Bruno Latour, “France’s most famous and least understood philosopher,” died of pancreatic cancer in Paris on October 9, 2022. He was 75.
Latour was a philosopher, sociologist and anthropologist whose work centered on the assertion that facts do not exist on their own, but rather are generated and advanced within society’s networks. His books often studied the epistemology of scientific knowledge and how sociological factors influenced research and the dissemination of its findings.
His 1979 book, Laboratory Life: the Social Construction of Scientific Facts, co-written with Steve Woolgar, took an ethnographic approach to studying scientists in a laboratory setting to determine how the scientific method is observed. Building on this body of work, his 1988 book The Pasteurization of France analyzed the social forces at work which led to the propagation of Louis Pasteur’s theories.
He was an advocate for trust in science and clarifying the process to increase the public’s trust in institutions. In an interview with The New York Times in 2018, he stated “facts remain robust only when they are supported by a common culture, by institutions that can be trusted, by a more or less decent public life, by more or less reliable media.”
Latour was born in in 1947 in Beaune, France to a family of winemakers. He studied at the University of Dijon beginning in 1966, and completed his doctorate in theology from the University of Tours in 1975. He taught at the Centre de sociologie de l’innovation at the École des Mines in Paris from 1982 to 2006, when he went to Sciences Po Paris until retiring in 2017.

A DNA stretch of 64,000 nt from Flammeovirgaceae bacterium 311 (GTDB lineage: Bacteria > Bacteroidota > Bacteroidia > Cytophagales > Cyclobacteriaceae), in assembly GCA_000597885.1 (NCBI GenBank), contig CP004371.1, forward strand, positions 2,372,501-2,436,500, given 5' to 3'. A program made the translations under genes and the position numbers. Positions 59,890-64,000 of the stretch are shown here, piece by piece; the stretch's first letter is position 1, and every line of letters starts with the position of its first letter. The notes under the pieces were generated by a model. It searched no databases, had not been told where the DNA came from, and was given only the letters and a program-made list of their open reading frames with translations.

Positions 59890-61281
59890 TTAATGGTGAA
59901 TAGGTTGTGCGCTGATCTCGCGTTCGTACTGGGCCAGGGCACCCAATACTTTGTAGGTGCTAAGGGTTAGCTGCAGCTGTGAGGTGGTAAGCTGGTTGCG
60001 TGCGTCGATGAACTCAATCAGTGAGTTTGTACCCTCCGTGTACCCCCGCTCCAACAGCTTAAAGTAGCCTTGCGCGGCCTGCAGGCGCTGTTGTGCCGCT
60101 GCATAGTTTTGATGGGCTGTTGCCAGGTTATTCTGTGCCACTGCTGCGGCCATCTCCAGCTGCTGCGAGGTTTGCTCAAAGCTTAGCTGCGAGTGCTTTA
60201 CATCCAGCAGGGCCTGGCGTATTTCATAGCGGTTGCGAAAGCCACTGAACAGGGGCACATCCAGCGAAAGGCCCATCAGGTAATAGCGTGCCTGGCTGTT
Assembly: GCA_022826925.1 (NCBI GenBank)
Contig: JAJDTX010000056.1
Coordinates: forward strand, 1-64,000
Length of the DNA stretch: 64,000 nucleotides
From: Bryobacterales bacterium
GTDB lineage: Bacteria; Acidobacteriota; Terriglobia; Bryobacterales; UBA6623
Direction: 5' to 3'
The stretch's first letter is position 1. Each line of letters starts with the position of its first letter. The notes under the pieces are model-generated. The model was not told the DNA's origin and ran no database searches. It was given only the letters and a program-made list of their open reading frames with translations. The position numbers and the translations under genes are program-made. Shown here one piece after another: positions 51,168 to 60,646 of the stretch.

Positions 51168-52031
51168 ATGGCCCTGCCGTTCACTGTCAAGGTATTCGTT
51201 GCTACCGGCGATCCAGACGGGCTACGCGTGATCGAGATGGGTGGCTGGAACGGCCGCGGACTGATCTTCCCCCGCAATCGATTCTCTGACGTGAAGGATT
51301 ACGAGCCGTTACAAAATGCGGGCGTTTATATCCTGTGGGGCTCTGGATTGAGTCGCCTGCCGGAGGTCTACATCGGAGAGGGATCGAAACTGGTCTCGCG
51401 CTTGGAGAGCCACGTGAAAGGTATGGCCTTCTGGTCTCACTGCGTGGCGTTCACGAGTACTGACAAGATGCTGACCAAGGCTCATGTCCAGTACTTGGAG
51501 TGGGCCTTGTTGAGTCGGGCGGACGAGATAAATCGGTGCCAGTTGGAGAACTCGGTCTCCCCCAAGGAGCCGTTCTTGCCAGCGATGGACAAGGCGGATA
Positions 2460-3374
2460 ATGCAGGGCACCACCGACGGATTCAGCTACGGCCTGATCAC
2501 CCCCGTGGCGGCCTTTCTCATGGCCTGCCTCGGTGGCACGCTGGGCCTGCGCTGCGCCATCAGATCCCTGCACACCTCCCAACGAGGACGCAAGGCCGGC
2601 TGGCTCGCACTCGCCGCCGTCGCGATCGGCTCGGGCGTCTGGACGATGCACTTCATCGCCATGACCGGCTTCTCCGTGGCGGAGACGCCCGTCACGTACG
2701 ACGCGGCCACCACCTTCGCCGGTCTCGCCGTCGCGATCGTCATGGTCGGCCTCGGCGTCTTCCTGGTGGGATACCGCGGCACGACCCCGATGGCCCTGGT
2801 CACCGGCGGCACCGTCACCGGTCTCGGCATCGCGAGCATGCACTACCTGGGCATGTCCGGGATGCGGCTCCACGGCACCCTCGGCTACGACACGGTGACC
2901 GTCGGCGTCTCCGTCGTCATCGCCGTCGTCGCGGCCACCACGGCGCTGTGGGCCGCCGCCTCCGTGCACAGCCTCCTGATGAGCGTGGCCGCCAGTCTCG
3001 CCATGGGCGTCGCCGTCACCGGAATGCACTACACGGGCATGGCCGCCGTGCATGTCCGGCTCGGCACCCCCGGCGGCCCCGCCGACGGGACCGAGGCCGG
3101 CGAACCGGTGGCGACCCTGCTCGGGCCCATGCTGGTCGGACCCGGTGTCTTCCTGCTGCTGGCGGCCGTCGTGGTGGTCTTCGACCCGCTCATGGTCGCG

Over the course of his career, Latour published over 20 books, collaborated on art exhibitions and launched international lecture series. He was the 2013 recipient of the Holberg Prize for his broad-ranging contributions to the analysis of modernity, the 2021 Kyoto Prize winner in the “Thought and Ethics” category and received the French Légion d’Honneur in 2012.
Later in life, his interests also included political ecology and climate change, which increased his fame in France. His friend, Patrice Maniglier, stated “It is to history that Latour owes this belated favor. It took nothing less than a cosmic event: global warming.”
He is survived by his wife, Chantal, their children — Chloé and Robinson — and three grandchildren.